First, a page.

Another year, another look back post

Six years in, and almost 1,800 Mayhew Anderson on Insurance posts written. Another anniversary and another exploration of the odd esoterica of the US healthcare system completed as I begin writing for a seventh year at Balloon Juice. I need to say the same thing that I said last year:

Writing here at Balloon Juice has been and continues to be an amazing experience. I get to play with ideas that fascinate me, and John gives me the keys to write to an audience…..

One of the big changes since I’ve come to Duke, beyond saying good bye to the persona of Richard Mayhew, is that I’ve changed my writing targets. When I was Richard Mayhew, I had to write at Balloon Juice…. Now, the audience is sometimes all jackals. Other days, the intended audience is a few score of geeks and policy professionals who need to know about some esoteric corner case. I apologize when I take over the blog for those purposes as I feel like I am hijacking your attention to pay the cost of entry into conversations that I want to be in….

But mainly, I just want to thank all of the jackals, the front-pagers and John for a community where I can nerd out on something that I find fascinating. I’ll figure out what Year Six SEVEN looks like, but the first five six have been wonderful.

My writing has become even more narrowly focused over the past year. Part of that has been that I set a goal for myself to play in the peer review space this year. And the very nature of that space requires far more targeting. At this point last year I had a single peer reviewed research project that was almost to the point of acceptance at the Journal of Health, Politics, Policy and Law and a letter to the editor for Health Affairs where I made the point that 2018 is an analytically weird year.

This summer I had a cluster of original research come out and an invited commentary already published. I have an article forthcoming in two weeks where a co-author and I will be looking at one of two topics which will dominate the 2021 rule making process for the ACA exchanges. The two of us have another paper accepted last night  which engages on the other major topic of the 2021 rule making process. We, along with a third collaborator, are again looking at that question from a different angle with a paper that is likely to come out this fall. I had a moment of quasi-maniacal super-villain laughter this summer when I looked at a revised version of Exhibit 3 for that manuscript and realized it will be entered as evidence in future litigation.

This afternoon, I am expecting to get back a second round of co-author edits for a manuscript that uses public use files to show something bloody obvious but not recorded. Insurance is complicated and this project shows some additional forms of complications in a way that no one else has even thought about. We’re using public, downloadable data, and part of our analytical data set has less than fifty downloads (and I am responsible for 6 of them as I lost track of the file a few times). Over the weekend, I need to make edits to the discussion section of a methods paper on matching for a small and unusual population (TLDR: It is really tough to do with reasonable assumptions). We hope to get that manuscript submitted for the first time next week. Another half dozen projects are in various stages of review, revision, and rewriting even as I’m building my 2020 project pipeline that builds on what I did in 2018 and 2019.  Under the most pessimistic assumptions I anticipate having six accepted manuscripts this year, median assumptions are eight or nine acceptances while wildly optimistic assumptions have a bakers dozen acceptances.   I will have four first or solo authorships from this current tranche of papers.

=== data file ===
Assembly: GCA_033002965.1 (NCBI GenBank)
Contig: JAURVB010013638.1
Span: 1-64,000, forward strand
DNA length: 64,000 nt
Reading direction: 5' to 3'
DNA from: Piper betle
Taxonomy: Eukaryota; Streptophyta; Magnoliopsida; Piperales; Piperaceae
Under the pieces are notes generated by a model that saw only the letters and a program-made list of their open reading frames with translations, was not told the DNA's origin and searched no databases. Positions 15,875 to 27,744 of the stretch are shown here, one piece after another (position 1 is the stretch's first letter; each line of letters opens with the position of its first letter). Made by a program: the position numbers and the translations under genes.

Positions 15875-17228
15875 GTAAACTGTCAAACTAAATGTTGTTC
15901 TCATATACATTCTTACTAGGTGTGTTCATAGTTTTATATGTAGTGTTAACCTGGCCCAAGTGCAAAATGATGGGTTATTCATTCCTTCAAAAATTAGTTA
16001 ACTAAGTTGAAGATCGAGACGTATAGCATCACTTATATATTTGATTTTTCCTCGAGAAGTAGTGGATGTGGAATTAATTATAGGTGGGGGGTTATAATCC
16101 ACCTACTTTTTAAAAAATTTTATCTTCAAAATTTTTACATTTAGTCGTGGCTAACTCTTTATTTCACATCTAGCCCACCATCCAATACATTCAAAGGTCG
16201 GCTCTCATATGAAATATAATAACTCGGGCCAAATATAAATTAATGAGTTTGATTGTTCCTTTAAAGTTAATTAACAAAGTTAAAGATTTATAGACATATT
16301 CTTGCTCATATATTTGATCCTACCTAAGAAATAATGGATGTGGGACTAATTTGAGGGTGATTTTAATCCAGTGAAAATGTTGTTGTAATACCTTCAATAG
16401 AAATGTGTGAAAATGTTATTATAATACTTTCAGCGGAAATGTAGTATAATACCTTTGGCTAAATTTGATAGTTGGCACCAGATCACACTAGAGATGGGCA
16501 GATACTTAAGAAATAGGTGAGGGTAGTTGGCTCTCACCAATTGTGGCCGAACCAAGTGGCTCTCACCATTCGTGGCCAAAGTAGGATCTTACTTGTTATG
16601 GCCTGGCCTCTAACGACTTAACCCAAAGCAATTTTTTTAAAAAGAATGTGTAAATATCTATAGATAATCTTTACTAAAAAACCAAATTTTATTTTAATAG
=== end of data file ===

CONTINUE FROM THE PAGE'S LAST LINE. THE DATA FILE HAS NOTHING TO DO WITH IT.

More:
From an academic point of view, that is a wildly productive year especially as a good number of those manuscripts will be landing at very good journals.

But there are trade-offs. I have narrowed my thinking a lot and it shows that a lot of my Balloon-Juice writing is technocratic tinkering. Beyond that, my non-Balloon Juice public writing has crashed. I have only published three blogs at Health Affairs this year. I have not written an op-ed although I am in the process of prepping one around a topic that will be relevant around Thanksgiving. I became very narrow this year.

I needed a year to demonstrate that I can work well within the peer review paradigm. I think I achieved that. I enjoyed myself as I would like to think that I have added some unique value to the conversation and the knowledge that my co-authors, collaborators, colleagues and I are sharing will be meaningful and important in policy development. Next year will also be a productive but hopefully at a slightly less insane pace of production in the peer review universe. I hope I can grab some of those thoughts back from the ultra-specific to slightly broader questions that are more important that describing a particular form of financial plumbing.